1.  Fancy Dress Costumes

Versaille Topiary Costume designed by Poiret. 1913 (La Gazette du Bon Ton, illustration by Georges Lepape)


I LOVE fancy dress costumes. ¬†They are invariably hilarious and adorable. ¬†They’re basically bad puns manifested as costumes from a time when puns were the highest form of humor. ¬†Fancy dress costumes could range in theme from famous people to literary characters to inanimate objects to vague concepts to basically anything you could think of – rainbows, mailboxes, literally anything. ¬†You could dress up as another time period by putting a perfectly good period costume over your contemporary undergarments for an interesting silhouette disconnect. ¬†There was even an infamous Hell costume, designed in the 1860s by the house of Worth. ¬†Fancy dress costumes are endlessly fascinating – they give us interesting insights into the more playful side of the 19th century, which is generally (pretty much erroneously) considered to be a very repressed time period. ¬†They show interest in progress, with all sorts of costumes embodying different fields of science and new technology – a famous Electric Light costume (that was also designed by Worth!) was worn by Mrs Vanderbilt at the Vanderbilt ball in 1883. ¬†There’s also an interesting aspect of gender play involved, with popular gender-role-bending costumes for women ranging from subtle ones like “Lady Brigand” and “Female Graduate” to actual cross dressed characters like Viola from Twelfth Night. ¬†Fancy dress parties were popular entertainments in general, but they were especially held at the very highest levels of society – Queen Victoria of England and Empress Eug√©nie of France were well known for hosting lavish fancy dress balls. ¬†Later, the tradition would carry on with events like the Shakespeare Ball of 1911, a massive London society event used to raise funds to build the national theatre, and Poiret’s Thousand and Second Night parties.

2. School Uniforms and Academic Regalia

Hilariously adorable Eton tradition – the boys wear these giant flower hats during the Parade of Boats on the Fourth of June. They row into the middle of the river, stand up, shake the hats on one side of the boat and then the other, (attempt to) sit down without falling out of the boat, and row on.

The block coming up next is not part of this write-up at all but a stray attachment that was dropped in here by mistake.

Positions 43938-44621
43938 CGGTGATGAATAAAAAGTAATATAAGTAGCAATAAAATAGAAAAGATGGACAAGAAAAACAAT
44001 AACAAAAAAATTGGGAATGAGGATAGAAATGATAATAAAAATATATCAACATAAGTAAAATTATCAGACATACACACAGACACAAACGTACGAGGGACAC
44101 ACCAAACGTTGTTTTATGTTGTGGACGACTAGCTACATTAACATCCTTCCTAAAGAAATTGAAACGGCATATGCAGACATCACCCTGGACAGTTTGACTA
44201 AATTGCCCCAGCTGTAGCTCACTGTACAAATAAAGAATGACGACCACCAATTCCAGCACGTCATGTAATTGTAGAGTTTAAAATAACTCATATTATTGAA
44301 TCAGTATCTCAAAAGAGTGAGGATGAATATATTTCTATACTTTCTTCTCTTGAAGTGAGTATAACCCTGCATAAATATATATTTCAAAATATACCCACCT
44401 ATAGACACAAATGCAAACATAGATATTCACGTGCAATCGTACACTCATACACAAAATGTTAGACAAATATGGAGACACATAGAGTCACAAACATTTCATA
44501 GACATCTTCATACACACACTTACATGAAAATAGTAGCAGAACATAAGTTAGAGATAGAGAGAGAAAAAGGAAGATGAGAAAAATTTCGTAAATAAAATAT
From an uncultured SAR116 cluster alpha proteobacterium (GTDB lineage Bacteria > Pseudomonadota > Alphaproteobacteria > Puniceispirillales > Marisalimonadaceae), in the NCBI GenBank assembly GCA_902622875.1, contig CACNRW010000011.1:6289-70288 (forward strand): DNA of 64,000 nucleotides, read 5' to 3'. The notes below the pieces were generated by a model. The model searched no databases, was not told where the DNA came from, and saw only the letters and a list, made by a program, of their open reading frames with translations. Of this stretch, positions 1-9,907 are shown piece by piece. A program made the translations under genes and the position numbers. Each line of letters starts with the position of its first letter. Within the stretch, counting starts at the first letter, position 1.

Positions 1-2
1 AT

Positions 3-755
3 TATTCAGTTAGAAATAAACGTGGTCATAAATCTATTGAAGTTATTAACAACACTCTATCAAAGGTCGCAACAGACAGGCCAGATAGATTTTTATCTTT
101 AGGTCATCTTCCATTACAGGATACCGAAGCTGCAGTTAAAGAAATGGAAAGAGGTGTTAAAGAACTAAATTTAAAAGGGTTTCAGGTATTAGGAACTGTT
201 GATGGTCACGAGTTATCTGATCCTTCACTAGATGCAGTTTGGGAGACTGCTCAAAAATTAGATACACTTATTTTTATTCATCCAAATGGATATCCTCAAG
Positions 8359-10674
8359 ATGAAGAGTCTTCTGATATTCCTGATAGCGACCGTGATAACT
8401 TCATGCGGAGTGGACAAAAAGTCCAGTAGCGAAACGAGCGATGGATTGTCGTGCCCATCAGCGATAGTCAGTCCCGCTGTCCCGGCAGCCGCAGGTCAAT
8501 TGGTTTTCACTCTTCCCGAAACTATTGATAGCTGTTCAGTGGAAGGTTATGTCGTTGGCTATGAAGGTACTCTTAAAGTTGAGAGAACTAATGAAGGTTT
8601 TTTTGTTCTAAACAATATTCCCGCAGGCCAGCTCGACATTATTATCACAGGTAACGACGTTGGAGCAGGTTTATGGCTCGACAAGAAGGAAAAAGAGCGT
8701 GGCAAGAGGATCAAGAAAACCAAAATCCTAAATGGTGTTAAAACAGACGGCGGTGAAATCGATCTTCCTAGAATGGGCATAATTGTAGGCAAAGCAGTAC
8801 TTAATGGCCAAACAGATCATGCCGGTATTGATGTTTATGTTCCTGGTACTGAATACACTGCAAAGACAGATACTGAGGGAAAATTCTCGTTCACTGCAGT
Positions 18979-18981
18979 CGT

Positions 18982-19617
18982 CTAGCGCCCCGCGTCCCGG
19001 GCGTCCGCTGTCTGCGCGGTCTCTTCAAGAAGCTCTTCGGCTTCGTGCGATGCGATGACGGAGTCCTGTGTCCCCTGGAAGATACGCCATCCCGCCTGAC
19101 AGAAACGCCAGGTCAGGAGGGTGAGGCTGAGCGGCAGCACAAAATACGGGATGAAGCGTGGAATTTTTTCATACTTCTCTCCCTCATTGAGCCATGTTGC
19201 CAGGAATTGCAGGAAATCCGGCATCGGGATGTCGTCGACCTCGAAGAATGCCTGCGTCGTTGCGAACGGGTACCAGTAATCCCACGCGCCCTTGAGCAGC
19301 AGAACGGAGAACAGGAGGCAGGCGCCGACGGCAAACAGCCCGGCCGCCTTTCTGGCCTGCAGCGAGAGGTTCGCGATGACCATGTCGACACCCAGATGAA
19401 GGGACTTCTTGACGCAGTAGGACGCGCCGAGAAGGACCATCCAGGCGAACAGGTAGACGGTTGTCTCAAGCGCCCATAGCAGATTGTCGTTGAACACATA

As part of the Harry Potter generation, I grew up with a fascination with British boarding school culture that I continue to cultivate today. ¬†I love to watch documentaries about Eton and Harrow, especially because I love the idea of preteen and teen boys walking around in tails suits all the time (which sounds like a TERRIBLE plan). ¬†I love that there’s a school out there whose uniforms haven’t changed in 400 years and their students voted recently to continue to keep it (the school is called Christ’s Hospital and they wear yellow stockings because supposedly in the 16th century they thought the color would keep away rats). ¬†One of my favorite movies called Another Country¬†is set at a school that they don’t say¬†is Eton but is clearly supposed to be Eton and a major plot point is that the prefects and other older boys called the “house gods” get to wear waistcoats made of elaborate materials while the other boys wear plain uniform waistcoats (this actually apparently is a real thing at real Eton as well). ¬†The whole badges-blazers-and-boaters thing is an interesting microcosm of the extremely stratified British class system that Americans find really fascinating.

This is what happens when you let teen boys run around in tails suits for centuries (well the equivalent anyway). Also this was the best parody of Gangam Style.

This photo, famously featuring Eddie Redmayne (front and centre) and Prince William (top right), shows the fancy waistcoat thing is stiill going strong.

I started researching academic regalia because I got bored at someone’s graduation one time, and that has also turned into a Harry Potter-related research topic. ¬†Academic regalia is probably the closest contemporary muggle equivalent to what we should be imagining wizard robes look like, which are described very little but I assume are based on medieval academic and clerical garments. ¬†It also means I never get bored at graduations anymore – once you learn a little bit about hood colors and sleeve shapes you can spend any academic ceremony guessing the degrees of the faculty members in regalia (which I suppose is only fun when you’re really nerdy, but I am really nerdy, so). ¬†They’re also probably the closest Americans will ever come to British ceremonial dress, which we also find endlessly fascinating.

This is a Doctor of Music gown from Cambridge. More magical than your graduation gown, I would wager. Certainly more magical than mine, thanks Rutgers.

3.  Bookbinding

One of the Colonial Williamsburg bookbinders doing some blind tooling.